The US Court of Appeals for the DC Circuit issued a decision last week rejecting all of the appeals of the decision by the Copyright Royalty Board (“CRB”) setting the rates that noninteractive webcasters pay to SoundExchange for the digital public performance of sound recordings in the period 2021-2025 (see our article here on the 2021 CRB decision). As detailed below, the Court rejected appeals from three parties, two that argued that the rates were set too high for specific classes of webcasters, and one from SoundExchange itself which argued that the rates should have been even higher.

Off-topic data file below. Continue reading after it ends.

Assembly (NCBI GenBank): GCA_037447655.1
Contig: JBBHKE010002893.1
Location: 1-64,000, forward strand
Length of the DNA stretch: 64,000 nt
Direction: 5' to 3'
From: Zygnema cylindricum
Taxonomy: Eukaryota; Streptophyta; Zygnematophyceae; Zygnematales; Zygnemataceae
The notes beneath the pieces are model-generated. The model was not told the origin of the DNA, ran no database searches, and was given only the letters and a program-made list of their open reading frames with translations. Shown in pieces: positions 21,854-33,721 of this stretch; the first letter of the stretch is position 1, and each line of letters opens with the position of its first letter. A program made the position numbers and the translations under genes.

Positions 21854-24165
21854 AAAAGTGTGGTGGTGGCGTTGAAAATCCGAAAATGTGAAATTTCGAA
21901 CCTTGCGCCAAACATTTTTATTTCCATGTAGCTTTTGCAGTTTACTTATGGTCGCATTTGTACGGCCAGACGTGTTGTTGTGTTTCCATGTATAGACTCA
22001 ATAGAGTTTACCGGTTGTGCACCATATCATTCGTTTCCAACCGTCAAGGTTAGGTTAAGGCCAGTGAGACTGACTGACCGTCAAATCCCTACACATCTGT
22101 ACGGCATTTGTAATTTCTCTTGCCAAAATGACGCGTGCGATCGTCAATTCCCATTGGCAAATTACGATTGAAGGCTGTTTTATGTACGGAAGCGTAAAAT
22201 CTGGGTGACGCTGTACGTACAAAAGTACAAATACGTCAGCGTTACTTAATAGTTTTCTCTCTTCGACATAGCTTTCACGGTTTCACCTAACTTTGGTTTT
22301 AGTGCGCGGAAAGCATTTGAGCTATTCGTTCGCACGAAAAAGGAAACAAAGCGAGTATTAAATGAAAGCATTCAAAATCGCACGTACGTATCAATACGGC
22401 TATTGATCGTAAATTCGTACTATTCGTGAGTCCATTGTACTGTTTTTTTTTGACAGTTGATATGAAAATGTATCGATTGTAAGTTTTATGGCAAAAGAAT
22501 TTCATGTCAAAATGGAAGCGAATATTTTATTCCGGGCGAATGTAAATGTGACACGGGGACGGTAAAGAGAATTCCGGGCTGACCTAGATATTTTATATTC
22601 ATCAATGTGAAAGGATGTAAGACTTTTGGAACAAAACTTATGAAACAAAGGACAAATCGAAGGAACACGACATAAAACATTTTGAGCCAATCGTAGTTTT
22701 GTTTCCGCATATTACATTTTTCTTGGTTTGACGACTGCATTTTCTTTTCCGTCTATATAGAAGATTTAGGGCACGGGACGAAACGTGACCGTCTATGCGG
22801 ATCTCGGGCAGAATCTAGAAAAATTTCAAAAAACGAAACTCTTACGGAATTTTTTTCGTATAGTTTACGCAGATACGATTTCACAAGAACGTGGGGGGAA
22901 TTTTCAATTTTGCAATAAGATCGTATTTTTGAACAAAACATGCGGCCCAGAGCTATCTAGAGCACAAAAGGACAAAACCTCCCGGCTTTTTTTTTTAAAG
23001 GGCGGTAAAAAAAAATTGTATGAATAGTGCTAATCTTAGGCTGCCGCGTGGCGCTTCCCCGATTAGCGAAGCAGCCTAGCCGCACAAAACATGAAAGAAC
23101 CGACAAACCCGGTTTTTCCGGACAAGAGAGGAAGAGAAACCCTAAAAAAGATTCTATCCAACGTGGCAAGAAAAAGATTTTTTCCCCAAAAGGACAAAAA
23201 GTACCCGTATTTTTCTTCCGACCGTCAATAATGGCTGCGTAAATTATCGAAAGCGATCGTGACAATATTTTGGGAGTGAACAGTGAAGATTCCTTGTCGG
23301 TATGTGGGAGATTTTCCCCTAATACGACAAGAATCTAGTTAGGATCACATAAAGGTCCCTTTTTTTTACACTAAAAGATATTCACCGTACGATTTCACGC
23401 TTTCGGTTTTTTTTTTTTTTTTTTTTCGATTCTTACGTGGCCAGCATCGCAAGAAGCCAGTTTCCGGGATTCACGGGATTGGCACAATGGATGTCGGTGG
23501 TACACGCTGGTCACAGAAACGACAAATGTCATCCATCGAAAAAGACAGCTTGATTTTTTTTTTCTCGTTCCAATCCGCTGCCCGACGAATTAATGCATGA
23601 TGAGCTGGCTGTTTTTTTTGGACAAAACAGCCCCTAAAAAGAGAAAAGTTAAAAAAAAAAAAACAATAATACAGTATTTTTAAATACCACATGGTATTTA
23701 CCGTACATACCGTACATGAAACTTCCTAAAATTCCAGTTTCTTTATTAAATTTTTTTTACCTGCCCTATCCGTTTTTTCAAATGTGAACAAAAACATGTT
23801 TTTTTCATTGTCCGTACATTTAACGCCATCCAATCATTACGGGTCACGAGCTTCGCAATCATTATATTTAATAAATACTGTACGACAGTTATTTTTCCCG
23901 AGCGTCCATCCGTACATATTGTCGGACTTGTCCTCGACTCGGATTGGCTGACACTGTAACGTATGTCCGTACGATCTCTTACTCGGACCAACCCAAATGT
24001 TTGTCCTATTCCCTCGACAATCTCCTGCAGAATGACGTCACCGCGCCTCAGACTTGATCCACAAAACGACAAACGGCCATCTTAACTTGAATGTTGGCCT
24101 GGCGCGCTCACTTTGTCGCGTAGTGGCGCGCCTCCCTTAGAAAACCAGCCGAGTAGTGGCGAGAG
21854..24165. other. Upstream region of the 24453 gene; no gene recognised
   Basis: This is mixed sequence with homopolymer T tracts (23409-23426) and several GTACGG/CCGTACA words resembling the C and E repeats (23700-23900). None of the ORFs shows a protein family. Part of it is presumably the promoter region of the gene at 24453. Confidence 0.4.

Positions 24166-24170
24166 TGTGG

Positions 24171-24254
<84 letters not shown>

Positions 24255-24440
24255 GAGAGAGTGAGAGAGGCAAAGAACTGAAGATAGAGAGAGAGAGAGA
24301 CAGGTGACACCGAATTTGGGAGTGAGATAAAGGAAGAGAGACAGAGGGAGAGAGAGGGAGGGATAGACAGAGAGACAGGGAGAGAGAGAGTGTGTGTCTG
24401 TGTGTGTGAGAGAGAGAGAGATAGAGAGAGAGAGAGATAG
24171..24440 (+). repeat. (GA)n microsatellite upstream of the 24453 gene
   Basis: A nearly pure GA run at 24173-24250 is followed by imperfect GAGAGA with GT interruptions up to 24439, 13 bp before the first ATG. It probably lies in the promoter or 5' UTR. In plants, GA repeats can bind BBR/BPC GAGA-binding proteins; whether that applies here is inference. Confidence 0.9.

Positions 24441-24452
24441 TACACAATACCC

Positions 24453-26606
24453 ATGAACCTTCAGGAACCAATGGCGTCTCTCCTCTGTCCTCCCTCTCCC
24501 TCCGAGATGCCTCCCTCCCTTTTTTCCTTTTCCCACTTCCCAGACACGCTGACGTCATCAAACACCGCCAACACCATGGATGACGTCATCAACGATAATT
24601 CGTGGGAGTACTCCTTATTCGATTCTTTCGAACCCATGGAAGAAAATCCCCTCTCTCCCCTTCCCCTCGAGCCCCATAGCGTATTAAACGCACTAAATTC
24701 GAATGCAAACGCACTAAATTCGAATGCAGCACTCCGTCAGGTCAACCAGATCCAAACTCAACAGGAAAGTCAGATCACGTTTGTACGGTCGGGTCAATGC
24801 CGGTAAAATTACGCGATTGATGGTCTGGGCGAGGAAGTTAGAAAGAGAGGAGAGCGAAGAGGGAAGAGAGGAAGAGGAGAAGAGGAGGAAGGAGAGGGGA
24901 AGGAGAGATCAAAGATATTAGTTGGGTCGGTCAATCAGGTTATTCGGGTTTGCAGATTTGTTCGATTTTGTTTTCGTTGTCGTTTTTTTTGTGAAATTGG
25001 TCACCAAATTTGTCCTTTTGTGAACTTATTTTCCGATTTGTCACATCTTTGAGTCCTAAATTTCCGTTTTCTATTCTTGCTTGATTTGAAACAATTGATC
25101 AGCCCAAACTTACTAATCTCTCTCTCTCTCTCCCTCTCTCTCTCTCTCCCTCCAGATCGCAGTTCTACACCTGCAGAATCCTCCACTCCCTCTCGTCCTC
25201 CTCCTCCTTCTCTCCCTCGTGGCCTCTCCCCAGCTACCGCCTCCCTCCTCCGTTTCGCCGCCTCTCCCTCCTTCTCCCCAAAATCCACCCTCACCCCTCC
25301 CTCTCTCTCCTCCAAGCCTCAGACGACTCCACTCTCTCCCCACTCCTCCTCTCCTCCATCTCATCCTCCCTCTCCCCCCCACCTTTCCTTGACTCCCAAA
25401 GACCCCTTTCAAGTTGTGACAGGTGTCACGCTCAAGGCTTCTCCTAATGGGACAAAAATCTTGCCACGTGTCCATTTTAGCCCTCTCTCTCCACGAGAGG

As a reminder, the CRB rates apply to all companies who provide a non-interactive, internet-delivered steam of programming which includes recorded music or other audio content, including broadcasters who simulcast their over-the-air programming on the internet. Congress established the process of setting rates through hearings by the CRB so that noninteractive webcasters would have access to all recorded and publicly released audio recordings without having to individually negotiate with each copyright holder (see our article here about the CRB’s responsibilities). Services pay these “statutory royalties” to SoundExchange, observe certain requirements that limit how often particular recordings are played so as to not make the services a substitute for buying recordings or listening to them through on-demand services (which pay higher royalties negotiated directly with the copyright holder), and report to SoundExchange what they play. SoundExchange collects the royalties and uses the reports of what the services played to distribute the royalties they collect. One-half of the royalties collected go to the performers on the sound recording, and one-half to the copyright holders of the recording, usually the record labels that own the copyrights for sound recordings.